Asian markets fell Tuesday as concerns grew about the global financial system, while emerging currencies such as the South Korean won extended their recent sell-off.
Strong gains in Asian shares on Monday were completely erased as optimism over reports that the U.S. government could take a bigger stake in Citigroup gave way to fresh questions about whether Washington is doing enough to stabilize the ailing banking and credit sectors.
Traditional investor havens in times of turmoil such as the dollar and gold dipped, though analysts predicted these asset classes could soon resume their recent rallies as the uncertainty in global markets continues.
Problems in the global financial system continue to multiply as massive credit losses and recession weigh on lenders. American International Group, which was rescued twice last year by the U.S. government, is in talks with officials for more aid, while in France the government is expected to provide more funding to two mutually owned banks.
Emerging Asian currencies were among the hardest hit by the continued market turbulence. South Korea's won was was hardest hit. Korean markets have been battered by a collapse in Asian exports amid the global demand slump, and by the economy's reliance on short-term overseas debt that needs to be refinanced in the toughest market conditions in years.
Among major currencies, the dollar slipped against the yen as some investors booked profits on the previous day's rally, when the U.S. currency struck a three-month high of 94.95 yen on trading platform EBS. The euro edged lower against the yen , staying under pressure after European Central Bank President Jean-Claude Trichet said on Monday the euro-zone financial system is under severe strain. The weak global demand outlook continues to undermine oil prices, sending oil futures down to $38 a barrel, extending declines from the previous session.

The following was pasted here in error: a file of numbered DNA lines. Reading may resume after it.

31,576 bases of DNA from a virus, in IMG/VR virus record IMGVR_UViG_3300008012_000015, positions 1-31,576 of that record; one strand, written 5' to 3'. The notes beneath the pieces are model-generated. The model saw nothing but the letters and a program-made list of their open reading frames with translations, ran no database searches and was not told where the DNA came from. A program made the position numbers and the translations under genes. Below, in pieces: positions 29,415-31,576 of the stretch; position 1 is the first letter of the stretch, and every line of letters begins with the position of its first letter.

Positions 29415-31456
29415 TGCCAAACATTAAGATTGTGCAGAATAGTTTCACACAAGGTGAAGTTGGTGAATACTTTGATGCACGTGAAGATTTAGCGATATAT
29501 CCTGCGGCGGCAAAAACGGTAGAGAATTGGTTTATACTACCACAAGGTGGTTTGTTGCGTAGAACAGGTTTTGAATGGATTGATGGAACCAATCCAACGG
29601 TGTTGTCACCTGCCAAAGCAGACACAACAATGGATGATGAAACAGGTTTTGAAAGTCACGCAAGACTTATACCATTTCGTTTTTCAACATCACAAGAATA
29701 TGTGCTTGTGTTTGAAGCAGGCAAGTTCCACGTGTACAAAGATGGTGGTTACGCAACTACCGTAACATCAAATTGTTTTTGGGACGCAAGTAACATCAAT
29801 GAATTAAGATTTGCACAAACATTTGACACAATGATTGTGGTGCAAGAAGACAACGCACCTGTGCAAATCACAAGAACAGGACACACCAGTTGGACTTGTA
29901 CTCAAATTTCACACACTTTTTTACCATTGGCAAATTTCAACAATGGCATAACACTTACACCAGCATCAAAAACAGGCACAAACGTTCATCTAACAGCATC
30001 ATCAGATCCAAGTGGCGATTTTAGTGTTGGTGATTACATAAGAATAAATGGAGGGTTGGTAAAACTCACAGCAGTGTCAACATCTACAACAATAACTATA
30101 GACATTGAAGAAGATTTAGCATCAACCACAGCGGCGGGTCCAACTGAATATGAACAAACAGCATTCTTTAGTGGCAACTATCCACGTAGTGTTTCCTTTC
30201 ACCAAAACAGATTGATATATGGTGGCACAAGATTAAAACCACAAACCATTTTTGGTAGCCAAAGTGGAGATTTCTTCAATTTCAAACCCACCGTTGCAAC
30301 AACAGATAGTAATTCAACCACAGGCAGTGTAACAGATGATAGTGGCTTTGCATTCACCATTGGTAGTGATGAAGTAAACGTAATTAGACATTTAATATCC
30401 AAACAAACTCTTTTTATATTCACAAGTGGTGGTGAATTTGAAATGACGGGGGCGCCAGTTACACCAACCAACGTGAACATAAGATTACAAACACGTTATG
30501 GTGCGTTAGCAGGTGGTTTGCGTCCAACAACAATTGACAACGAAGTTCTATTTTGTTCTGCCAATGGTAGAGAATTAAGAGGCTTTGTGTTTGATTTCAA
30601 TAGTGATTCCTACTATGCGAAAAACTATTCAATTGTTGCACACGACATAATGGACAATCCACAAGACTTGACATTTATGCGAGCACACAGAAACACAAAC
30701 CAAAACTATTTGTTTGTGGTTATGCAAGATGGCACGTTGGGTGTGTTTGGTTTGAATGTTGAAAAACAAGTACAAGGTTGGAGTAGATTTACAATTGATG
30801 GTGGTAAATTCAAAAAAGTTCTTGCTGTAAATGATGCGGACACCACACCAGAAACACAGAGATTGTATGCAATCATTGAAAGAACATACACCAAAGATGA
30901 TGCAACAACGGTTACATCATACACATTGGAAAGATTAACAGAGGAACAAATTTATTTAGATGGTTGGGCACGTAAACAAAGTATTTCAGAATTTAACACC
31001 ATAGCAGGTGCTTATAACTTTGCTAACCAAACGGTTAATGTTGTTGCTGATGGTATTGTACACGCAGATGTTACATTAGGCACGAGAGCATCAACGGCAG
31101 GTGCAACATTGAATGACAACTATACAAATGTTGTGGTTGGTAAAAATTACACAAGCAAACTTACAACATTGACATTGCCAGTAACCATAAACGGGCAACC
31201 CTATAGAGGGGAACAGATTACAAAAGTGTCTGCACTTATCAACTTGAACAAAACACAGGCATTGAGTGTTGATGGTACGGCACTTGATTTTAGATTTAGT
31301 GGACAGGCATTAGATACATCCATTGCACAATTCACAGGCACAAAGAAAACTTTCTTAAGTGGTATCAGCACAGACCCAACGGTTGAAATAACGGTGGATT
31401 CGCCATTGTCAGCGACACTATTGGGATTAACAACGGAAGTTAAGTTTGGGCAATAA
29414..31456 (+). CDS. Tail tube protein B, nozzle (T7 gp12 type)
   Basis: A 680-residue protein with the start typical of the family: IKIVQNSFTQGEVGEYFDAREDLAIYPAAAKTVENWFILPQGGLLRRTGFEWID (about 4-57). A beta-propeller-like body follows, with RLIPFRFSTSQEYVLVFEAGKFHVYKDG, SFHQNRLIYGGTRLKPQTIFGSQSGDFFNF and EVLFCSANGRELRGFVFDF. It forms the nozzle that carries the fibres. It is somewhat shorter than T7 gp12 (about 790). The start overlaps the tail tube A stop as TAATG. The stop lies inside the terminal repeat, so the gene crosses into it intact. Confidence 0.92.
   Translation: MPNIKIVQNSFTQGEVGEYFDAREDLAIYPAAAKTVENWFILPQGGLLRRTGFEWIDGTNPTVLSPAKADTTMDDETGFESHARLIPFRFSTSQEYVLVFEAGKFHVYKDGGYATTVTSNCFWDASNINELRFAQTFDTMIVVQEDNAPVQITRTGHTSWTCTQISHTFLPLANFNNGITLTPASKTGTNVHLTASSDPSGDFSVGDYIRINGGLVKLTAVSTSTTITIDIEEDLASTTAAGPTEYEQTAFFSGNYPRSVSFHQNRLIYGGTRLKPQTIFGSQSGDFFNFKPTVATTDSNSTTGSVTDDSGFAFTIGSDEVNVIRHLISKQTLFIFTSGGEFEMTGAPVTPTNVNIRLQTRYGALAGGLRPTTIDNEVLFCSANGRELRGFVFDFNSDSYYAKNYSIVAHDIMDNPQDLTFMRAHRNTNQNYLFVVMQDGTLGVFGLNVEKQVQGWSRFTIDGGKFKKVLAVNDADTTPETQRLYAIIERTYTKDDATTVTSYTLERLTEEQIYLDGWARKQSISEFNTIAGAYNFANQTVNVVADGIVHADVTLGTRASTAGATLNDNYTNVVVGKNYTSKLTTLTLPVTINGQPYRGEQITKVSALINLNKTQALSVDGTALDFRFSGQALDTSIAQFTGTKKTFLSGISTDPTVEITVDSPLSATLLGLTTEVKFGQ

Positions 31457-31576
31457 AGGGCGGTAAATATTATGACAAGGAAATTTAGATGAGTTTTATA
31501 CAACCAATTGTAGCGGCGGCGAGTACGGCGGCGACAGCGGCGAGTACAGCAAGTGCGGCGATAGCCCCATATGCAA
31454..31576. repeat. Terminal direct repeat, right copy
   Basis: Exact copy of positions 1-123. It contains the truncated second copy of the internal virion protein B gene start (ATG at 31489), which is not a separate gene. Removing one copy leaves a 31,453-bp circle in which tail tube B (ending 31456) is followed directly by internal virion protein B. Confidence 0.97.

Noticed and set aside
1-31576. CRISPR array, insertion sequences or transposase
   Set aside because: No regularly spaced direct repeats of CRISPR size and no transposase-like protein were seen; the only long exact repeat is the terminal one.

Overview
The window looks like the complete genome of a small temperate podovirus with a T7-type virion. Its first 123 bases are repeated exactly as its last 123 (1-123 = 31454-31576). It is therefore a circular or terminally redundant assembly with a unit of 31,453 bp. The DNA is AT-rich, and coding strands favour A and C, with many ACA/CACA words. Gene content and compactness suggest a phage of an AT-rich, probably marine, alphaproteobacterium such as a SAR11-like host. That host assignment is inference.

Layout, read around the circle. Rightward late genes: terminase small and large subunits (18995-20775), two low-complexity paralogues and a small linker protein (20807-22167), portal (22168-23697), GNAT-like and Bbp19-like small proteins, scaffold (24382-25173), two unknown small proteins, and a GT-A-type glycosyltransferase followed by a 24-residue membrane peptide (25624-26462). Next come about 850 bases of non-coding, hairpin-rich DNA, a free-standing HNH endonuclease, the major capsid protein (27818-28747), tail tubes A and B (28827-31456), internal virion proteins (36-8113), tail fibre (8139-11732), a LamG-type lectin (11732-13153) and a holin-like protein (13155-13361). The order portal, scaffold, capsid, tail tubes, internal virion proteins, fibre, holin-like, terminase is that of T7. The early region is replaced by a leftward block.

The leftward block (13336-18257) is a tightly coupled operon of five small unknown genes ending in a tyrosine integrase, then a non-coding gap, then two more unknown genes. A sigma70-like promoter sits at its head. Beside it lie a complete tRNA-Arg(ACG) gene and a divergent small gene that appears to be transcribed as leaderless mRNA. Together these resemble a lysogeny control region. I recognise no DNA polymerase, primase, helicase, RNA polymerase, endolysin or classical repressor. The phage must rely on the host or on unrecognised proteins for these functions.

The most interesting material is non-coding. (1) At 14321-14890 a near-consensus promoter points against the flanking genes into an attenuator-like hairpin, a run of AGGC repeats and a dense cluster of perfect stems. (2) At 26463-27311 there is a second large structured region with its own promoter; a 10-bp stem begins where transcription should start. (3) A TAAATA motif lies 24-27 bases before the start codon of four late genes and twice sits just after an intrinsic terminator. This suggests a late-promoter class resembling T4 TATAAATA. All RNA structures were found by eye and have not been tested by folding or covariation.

The Nikkei 225 Average slipped 1.5 percent to a four-month closing low as Nomura Holdings tumbled, with Wall Street's slide to a 12-year low on fears about the stability of the financial system adding to the pressure on the market. Investors mostly shrugged off a comment from Japan's finance minister that the government was studying steps to support the stock market. The Nikkei briefly fell to 7,155.16 -- below the Oct. 27 close of 7,162.90, which was the lowest finish since October 1982.
South Korea's KOSPI finished more than 3 percent lower, hit by a regional sell-off triggered by mounting concerns over the global financial system's health that pounded financial stocks and blue chips across the board. Shinhan Financial Group fell 6.1 percent and Mirae Asset
Securities lost 6.53 percent. Electronics giant Samsung Electronics declined 3.6 percent and steel maker POSCO dropped 6.78 percent.
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Australian shares closed down 0.6 percent to a five-year closing low as banking stocks dropped on fresh worries about the financial system, while travel firm Flight Centre tumbled on a weak profit report. Still, Australian shares fared better relative to their regional peers, helped by gains in oil and gas producer Woodside Petroleum and gold miners on expectations bullion prices would keep rising as a refuge from volatile markets worldwide.
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Hong Kong shares plumbed a one-month low before settling 2.9 percent lower after a fresh wave of fears about the financial system and tanking commodity prices battered stocks across the board. Only one stock advanced for every 10 that were in the red on Tuesday morning. Bucking the downtrend, Hongkong Electric rose 3.2 percent on safe-haven buying.
Singapore's Straits Times Index was down 1 percent, led by losses in financials, commodities and property firms. Lender OCBC was down 1.2 percent, CapitaLand slid 0.9 percent and commodity trader Noble fell 4.6 percent.
China's Shanghai Composite Index fell 4.6 percent, led by financials, after another tumble on Wall Street increased worries about the health of the global economy and markets.